Alan Heeger

Conjugated Polymers as Light Harvesting Materials for Biosensors: Forster Resonance Energy Transfer (FRET) and the "FRET Gate"

Thursday, 30 June 2005
15:00 - 17:00 CEST


The detection of biological macromolecules (proteins and DNA) plays a critical role in a wide range of applications including clinical diagnosis, environmental monitoring, forensic analysis and antiterrorism. This demand has motivated significant interest in the development of convenient, real-time biosensors. Biosensors are devices that transduce a bio-recognition event, such as an antibody-antigen binding or the formation of a DNA duplex, into measurable electronic or opto-electronic signals. As such, biosensors offer the potential to replace traditional biochemical assays in applications, such as those listed above, in which time and operational convenience are of paramount importance. In many biosensor architectures, signal magnitude is dependent on the efficiency of electron-transfer or energy-transfer between exogenous (non-biological, and therefore readily detected even in the presence of biological contaminants) donors and acceptors (D/A) attached to the biomolecule. Because these transfer efficiencies are a sensitive function of D/A distance -- Forster resonance energy transfer (FRET) efficiency falls off with the sixth power of distance and electron-transfer (ET) rates falls off exponentially -- the modulation of electron-transfer or energy-transfer processes provides a ready means of signal generation.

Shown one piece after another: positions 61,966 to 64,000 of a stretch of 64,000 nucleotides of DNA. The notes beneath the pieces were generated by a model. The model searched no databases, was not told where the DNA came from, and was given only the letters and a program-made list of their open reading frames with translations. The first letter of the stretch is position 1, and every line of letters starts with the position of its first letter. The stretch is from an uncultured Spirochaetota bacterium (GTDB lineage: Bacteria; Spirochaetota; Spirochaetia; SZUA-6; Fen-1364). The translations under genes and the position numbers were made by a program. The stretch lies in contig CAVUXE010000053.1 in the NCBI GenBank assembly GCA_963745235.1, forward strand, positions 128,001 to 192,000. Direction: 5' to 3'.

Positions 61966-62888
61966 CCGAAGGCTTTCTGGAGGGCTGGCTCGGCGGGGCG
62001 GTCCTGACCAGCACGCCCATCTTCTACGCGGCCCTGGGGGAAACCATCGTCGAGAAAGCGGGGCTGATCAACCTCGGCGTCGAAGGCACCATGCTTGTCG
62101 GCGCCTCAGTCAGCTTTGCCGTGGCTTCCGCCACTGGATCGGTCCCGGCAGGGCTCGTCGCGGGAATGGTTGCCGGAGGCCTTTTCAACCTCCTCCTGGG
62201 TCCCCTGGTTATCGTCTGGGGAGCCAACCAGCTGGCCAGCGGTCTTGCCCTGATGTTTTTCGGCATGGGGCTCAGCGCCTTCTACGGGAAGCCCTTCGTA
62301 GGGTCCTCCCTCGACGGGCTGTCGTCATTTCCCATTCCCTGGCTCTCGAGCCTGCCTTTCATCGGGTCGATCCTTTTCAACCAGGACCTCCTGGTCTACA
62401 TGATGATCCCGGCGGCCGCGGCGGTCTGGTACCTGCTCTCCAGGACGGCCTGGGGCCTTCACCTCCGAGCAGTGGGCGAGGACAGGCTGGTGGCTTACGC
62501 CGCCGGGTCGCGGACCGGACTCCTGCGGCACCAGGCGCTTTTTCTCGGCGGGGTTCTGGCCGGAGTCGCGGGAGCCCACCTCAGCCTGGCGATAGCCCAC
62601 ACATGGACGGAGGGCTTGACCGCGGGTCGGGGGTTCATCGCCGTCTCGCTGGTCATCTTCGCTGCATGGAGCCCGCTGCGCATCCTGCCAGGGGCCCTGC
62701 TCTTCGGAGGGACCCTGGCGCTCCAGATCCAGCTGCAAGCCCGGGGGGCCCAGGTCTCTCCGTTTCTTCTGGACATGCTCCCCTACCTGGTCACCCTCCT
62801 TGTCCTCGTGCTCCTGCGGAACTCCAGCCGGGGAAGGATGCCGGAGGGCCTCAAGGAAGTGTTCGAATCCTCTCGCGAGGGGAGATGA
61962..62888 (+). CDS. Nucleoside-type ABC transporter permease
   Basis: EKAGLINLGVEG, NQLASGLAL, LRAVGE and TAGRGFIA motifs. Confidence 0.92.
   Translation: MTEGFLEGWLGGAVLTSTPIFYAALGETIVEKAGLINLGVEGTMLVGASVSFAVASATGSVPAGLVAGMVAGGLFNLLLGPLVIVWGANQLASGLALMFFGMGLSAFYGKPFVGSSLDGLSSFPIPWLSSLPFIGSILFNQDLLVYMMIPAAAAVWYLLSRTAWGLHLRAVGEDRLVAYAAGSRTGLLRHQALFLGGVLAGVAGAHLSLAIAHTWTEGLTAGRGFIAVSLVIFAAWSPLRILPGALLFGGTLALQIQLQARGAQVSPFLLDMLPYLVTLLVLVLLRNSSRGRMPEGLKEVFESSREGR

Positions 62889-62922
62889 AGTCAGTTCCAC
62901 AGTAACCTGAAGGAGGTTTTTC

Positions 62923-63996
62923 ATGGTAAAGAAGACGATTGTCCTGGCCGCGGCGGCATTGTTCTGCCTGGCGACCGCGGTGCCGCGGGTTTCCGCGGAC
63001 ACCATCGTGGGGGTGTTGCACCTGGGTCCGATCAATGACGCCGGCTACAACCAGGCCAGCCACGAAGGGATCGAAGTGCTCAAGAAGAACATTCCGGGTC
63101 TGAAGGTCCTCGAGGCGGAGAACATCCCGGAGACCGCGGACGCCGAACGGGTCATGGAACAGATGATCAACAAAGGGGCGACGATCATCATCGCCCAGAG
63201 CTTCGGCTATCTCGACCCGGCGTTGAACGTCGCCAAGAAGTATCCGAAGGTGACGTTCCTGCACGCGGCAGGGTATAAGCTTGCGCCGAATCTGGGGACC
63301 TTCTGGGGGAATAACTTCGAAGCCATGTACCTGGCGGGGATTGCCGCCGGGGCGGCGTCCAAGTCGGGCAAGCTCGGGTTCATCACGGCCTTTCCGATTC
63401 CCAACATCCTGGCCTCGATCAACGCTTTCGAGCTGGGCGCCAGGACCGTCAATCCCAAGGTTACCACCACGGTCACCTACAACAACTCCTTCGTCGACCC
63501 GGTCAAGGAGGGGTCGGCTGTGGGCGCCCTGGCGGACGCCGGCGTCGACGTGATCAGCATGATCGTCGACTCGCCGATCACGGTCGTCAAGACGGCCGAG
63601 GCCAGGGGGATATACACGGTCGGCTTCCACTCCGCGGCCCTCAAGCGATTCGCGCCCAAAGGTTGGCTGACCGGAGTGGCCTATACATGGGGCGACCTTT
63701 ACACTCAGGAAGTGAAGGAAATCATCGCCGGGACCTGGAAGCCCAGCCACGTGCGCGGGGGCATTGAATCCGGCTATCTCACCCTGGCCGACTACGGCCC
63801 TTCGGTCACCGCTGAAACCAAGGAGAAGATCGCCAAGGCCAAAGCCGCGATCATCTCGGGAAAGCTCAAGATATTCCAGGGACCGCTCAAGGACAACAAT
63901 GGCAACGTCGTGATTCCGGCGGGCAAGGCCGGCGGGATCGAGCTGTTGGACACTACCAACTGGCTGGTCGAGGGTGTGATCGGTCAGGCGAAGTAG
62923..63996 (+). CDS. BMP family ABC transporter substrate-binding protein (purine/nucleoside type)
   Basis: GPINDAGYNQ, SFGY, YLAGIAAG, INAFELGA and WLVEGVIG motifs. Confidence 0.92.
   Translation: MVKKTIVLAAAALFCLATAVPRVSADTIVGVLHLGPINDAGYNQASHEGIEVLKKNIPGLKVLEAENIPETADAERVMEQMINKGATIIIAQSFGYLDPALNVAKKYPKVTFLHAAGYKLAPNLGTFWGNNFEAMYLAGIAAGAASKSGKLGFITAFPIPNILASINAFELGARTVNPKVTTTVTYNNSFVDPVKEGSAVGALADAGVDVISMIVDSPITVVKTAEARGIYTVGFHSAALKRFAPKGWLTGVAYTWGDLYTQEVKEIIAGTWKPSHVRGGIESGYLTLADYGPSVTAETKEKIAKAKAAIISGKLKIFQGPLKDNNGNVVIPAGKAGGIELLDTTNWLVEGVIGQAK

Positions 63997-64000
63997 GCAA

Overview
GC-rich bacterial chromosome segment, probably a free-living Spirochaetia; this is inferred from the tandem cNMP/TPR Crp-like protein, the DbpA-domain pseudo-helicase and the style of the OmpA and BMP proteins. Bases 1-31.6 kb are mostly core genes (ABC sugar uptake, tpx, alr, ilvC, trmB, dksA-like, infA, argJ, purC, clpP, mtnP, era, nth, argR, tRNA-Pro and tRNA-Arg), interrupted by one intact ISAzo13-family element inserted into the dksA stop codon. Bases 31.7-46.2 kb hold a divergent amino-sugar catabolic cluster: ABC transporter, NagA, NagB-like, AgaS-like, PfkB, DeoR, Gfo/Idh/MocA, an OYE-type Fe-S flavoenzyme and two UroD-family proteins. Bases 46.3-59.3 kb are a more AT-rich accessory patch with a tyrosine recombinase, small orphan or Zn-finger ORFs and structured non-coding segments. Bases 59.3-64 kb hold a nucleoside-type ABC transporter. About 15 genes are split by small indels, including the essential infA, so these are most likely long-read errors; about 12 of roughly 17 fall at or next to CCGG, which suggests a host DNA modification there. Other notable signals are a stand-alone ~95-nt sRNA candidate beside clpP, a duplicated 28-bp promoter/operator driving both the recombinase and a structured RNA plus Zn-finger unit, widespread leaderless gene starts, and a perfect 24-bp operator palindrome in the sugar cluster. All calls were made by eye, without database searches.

In this lecture, I will focus on recent efforts at the University of California, Santa Barbara, to rationally incorporate recognition-modulated ET/FRET in sensitive, real-time electronic and optical biosensors. I will start by describing the concept of “light harvesting” by semiconducting polymers. I will then summarize the physics behind FRET with emphasis on time resolving the energy transfer process. I will then describe the use of FRET to detect specific sequences of bases on DNA using water soluble semiconducting polymers and peptide nucleic acid probes. I will conclude with a discussion of electrochemical sensors for DNA sequence detection and electrochemical sensors for protein detection. These electrochemical biosensors are based upon conformational changes of individual molecules induced by bio-specific interactions. Thus, these electrochemical biosensors are specific, sensitive, elegant and inherently simple (and thus low cost). Our goal is to create a class of biosenors that can be made available for broad use in applications ranging from diagnostics to the prevention of bioterrorism to authentication as a means of prevention of counterfeit drugs.

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